Ocean Soul

by Brian Skerry and Gregory Stone

Ocean Soul

Hardcover, 263 pages, Random House Inc, List Price: $50 | purchase

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Excerpt: Ocean Soul

Ocean Soul

For decades I have tried to peel back the layers of mystery surrounding many marine creatures, though most have held tightly to their secrets. One animal that keeps me pondering is the shark. Spellbound by these enigmatic animals since I first encountered them in New England, I never tire of watching their special blend of power and grace. Despite much observation, we know so little about their lives. I have photographed sharks in waters around the globe, and I always want more and yearn to peer deeper into their world. To feed my passion and to raise awareness, I developed a story about sharks for National Geographic magazine. Although there are great places in the world to see specific species, the Bahamas was a place where I could photograph many species in a variety of habitats that would provide a broader view of these animals. The Bahamas has mangrove nurseries, coral reefs, shallow sea grass beds, and deep oceanic trenches—all perfect ecosystems for sharks. Photographing multiple shark species in exquisite water was the assignment I had dreamed about from the start.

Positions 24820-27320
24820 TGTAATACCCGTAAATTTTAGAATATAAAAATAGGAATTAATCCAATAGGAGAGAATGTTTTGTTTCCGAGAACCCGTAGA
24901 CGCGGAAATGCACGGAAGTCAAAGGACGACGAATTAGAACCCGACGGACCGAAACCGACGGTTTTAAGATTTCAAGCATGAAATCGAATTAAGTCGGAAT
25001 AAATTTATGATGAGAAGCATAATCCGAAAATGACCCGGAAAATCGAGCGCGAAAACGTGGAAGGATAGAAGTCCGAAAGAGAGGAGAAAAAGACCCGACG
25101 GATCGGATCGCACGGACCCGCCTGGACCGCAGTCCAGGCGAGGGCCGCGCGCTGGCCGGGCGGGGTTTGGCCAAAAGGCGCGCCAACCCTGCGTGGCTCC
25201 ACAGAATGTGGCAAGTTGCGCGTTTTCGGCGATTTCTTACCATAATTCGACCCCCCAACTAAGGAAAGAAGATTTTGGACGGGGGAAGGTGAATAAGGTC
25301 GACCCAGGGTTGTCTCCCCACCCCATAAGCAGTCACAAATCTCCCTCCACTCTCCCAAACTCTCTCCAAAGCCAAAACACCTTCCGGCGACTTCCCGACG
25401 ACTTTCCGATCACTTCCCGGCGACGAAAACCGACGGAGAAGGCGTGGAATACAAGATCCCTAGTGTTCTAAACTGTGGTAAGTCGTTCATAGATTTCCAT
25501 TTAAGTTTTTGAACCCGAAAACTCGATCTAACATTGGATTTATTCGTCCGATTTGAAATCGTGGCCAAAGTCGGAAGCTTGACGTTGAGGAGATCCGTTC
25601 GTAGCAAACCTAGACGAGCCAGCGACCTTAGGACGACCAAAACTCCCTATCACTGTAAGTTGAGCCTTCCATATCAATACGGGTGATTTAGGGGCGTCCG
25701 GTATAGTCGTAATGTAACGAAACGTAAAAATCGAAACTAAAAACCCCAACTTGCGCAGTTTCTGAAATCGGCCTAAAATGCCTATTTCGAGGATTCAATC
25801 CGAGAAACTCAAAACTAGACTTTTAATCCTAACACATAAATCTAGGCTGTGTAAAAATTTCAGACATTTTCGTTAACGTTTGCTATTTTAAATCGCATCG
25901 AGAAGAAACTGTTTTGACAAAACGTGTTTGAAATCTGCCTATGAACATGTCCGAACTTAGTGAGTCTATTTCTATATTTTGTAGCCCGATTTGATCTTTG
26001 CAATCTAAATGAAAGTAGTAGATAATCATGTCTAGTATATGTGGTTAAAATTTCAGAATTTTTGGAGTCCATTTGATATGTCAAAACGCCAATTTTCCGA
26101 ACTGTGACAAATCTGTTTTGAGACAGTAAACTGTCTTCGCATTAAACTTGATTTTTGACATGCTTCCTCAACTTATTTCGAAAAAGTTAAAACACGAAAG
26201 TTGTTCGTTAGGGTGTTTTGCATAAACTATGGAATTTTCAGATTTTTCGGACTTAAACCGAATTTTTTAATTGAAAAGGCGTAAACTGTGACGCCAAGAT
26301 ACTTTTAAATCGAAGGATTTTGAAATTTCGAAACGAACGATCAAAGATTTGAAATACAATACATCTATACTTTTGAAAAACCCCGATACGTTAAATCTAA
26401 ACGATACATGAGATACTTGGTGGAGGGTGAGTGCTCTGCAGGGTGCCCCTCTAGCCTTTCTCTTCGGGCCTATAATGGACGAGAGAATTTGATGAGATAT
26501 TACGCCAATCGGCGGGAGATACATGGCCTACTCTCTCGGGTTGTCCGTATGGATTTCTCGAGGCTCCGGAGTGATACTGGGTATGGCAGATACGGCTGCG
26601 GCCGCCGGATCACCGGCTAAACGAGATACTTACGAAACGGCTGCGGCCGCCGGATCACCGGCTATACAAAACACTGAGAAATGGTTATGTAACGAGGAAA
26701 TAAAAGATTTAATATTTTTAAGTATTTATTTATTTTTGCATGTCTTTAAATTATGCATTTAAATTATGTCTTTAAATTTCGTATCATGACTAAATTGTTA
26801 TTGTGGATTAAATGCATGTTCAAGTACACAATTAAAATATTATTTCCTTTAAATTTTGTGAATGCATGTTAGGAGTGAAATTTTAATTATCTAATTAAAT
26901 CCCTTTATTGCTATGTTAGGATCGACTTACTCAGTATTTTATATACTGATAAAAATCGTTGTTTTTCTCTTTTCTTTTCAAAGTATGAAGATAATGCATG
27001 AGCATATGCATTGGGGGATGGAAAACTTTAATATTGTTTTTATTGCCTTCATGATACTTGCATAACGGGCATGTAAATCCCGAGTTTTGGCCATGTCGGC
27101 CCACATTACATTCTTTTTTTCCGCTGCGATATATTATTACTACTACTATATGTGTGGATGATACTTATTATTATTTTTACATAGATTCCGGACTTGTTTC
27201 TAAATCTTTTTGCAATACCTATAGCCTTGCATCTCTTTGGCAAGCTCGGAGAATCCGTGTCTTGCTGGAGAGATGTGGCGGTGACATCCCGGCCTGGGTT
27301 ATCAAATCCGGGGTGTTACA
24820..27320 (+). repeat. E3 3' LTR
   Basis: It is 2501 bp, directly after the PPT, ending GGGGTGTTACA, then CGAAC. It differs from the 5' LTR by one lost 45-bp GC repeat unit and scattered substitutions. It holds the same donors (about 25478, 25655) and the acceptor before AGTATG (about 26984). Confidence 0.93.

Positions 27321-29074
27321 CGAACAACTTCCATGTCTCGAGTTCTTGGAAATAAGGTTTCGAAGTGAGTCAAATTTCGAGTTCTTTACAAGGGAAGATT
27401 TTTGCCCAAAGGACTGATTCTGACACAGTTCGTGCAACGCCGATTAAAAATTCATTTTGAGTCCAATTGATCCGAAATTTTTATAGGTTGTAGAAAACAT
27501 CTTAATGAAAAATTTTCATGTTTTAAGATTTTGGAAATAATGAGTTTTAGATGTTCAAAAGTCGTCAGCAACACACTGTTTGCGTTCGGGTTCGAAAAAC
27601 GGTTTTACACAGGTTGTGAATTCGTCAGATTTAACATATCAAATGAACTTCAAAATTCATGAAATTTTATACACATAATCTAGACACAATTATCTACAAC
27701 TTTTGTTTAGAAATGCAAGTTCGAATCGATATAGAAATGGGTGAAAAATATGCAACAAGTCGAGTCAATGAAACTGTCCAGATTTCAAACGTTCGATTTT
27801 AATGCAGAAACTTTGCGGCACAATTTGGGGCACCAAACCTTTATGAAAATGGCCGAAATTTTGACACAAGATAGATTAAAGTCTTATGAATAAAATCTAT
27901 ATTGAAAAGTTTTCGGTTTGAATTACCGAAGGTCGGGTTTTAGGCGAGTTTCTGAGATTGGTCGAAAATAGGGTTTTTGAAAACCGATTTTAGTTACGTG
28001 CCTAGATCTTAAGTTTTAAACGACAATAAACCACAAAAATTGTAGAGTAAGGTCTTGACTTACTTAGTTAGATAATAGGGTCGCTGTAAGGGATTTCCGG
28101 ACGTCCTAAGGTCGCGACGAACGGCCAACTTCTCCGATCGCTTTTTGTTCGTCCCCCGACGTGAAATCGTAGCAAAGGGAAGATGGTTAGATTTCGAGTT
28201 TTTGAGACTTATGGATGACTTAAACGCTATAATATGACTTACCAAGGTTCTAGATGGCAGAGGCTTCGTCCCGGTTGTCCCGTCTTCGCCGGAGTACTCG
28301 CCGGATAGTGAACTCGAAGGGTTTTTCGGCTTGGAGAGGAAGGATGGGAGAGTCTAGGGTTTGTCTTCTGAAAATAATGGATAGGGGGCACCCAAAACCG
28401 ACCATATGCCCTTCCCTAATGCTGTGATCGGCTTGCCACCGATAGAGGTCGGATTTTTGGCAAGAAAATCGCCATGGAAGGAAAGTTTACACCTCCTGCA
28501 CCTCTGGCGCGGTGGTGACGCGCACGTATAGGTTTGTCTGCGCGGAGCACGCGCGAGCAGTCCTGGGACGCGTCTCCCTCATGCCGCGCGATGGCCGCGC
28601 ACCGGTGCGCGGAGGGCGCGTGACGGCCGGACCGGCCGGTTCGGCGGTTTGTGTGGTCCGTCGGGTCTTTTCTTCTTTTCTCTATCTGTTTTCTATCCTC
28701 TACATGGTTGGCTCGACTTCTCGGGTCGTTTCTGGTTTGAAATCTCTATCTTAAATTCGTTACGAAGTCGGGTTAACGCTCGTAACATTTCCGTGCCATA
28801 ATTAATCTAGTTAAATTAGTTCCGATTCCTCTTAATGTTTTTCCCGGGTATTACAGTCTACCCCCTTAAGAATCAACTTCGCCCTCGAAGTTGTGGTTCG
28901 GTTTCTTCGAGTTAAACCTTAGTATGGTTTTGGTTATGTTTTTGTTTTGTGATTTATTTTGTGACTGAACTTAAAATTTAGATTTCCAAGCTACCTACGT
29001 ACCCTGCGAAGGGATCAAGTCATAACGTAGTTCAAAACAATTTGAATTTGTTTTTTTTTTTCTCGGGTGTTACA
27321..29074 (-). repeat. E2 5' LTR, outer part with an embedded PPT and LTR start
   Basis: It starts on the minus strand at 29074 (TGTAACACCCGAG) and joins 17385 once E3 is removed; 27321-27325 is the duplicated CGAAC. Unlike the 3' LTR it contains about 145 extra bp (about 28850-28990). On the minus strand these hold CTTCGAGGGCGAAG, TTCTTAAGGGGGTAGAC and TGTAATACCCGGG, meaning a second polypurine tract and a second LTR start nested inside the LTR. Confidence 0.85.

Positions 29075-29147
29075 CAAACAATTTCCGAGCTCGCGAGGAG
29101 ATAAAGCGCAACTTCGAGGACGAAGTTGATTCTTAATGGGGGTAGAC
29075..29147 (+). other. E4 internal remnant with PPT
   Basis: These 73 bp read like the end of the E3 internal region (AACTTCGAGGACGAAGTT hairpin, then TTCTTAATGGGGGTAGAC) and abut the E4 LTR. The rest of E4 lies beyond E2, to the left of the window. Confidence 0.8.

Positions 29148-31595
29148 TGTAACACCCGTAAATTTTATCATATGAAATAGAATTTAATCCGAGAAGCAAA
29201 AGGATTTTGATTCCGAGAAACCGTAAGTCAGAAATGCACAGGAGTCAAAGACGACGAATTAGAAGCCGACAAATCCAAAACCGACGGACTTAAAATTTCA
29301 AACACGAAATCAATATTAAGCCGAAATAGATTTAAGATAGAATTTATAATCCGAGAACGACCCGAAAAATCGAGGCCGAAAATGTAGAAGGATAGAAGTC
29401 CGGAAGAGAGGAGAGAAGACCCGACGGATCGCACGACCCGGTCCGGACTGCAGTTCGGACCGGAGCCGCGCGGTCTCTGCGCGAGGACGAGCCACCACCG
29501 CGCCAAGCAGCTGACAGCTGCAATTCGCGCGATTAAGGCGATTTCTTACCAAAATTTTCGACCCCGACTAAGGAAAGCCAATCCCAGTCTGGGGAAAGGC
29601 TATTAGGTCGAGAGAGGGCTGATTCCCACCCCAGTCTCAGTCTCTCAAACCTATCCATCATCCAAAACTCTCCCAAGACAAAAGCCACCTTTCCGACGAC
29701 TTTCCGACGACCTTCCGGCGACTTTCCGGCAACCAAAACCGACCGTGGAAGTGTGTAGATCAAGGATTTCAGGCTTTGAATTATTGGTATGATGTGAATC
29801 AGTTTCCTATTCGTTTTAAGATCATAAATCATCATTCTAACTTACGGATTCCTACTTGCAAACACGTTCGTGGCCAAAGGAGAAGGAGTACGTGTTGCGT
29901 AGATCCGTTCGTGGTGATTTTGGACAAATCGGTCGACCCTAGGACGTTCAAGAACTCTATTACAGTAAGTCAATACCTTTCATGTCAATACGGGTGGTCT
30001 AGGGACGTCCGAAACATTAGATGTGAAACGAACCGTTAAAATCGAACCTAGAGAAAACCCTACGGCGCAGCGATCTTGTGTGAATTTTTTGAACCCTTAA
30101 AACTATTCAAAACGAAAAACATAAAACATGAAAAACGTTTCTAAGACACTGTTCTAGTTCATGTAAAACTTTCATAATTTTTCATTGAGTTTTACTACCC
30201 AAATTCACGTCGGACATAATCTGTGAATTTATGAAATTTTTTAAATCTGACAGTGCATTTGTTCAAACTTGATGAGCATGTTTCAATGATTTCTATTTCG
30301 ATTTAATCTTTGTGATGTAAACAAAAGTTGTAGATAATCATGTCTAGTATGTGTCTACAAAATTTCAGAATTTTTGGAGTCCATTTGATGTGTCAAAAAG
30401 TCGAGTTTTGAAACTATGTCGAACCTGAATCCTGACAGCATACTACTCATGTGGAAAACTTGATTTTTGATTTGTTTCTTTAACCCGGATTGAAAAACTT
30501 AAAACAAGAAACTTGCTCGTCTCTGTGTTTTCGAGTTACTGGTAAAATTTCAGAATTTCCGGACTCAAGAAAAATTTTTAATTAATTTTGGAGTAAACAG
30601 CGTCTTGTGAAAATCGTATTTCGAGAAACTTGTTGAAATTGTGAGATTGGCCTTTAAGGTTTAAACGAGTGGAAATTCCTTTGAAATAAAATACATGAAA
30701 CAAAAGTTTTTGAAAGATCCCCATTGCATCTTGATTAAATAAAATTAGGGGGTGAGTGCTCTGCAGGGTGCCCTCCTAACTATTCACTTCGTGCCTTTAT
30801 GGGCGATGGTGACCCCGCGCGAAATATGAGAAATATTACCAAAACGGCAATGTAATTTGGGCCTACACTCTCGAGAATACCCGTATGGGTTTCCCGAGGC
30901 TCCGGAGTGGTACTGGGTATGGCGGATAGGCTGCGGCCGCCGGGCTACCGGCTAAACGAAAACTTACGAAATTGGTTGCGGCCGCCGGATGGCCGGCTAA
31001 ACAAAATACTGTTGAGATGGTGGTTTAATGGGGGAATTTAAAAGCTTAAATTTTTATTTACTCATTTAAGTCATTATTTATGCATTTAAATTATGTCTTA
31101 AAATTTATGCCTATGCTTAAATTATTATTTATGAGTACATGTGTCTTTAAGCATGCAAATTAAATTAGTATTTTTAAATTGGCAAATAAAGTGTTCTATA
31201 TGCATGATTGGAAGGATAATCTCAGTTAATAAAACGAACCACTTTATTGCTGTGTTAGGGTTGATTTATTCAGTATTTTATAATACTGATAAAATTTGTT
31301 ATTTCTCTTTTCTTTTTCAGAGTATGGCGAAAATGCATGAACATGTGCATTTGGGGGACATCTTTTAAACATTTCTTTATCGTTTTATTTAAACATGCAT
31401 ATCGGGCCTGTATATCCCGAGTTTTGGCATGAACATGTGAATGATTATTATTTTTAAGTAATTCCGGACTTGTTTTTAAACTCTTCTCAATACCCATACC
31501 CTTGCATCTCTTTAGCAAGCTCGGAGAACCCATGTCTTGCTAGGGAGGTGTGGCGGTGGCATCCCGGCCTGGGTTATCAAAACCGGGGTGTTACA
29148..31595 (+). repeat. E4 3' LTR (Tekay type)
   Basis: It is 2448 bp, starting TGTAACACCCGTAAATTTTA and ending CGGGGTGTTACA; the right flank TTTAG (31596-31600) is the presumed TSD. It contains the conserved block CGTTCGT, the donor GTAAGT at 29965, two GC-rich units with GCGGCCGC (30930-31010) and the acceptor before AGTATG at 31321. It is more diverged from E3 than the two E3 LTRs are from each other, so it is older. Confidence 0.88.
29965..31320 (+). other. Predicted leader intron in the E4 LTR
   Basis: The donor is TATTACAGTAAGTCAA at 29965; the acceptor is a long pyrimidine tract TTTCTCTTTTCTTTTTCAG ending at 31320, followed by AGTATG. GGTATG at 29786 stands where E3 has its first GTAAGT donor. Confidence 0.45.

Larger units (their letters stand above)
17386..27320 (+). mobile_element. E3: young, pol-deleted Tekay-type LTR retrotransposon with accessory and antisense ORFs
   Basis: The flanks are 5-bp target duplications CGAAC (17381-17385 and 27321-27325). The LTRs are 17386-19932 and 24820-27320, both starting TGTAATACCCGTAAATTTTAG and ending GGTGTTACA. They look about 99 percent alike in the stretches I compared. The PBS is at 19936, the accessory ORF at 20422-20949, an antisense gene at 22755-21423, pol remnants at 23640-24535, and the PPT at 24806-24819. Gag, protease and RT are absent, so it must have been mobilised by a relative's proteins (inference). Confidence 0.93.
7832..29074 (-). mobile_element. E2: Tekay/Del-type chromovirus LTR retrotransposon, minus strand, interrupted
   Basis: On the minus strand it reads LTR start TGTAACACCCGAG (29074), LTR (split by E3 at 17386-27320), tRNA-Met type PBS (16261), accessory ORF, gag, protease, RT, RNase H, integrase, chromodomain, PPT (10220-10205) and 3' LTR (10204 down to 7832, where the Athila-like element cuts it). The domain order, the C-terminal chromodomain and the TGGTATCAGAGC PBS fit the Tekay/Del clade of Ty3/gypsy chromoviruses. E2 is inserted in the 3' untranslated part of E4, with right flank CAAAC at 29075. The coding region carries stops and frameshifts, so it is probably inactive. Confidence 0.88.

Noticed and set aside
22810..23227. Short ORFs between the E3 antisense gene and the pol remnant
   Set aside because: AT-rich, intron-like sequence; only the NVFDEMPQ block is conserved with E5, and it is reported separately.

My goal was to make intimate pictures of sharks, but I didn’t want to perpetuate the myth of sharks as monsters. Rather, I wanted to portray them as an elegant and important part of each ecosystem in which they lived. The pictures needed to be respectful, so that old beliefs would fade and a new view might take hold. Early in this project I made a photograph that helped set the tone. Kneeling on the sea bottom in a place known as Tiger Beach, I watched a 12-foot- long female tiger shark cruise over the turtle grass with three silver bar jacks swimming in front of her nose. The shark ascended toward the surface, so I did the same, hoping to fill the frame with this regal animal but unsure of what might actually happen. As I drew near, I released the shutter just as the tiger shark turned. The result was an image that offers a gentle view of this apex predator, one in which shadows of tiny fish are painted on her face and her appearance is anything but threatening.

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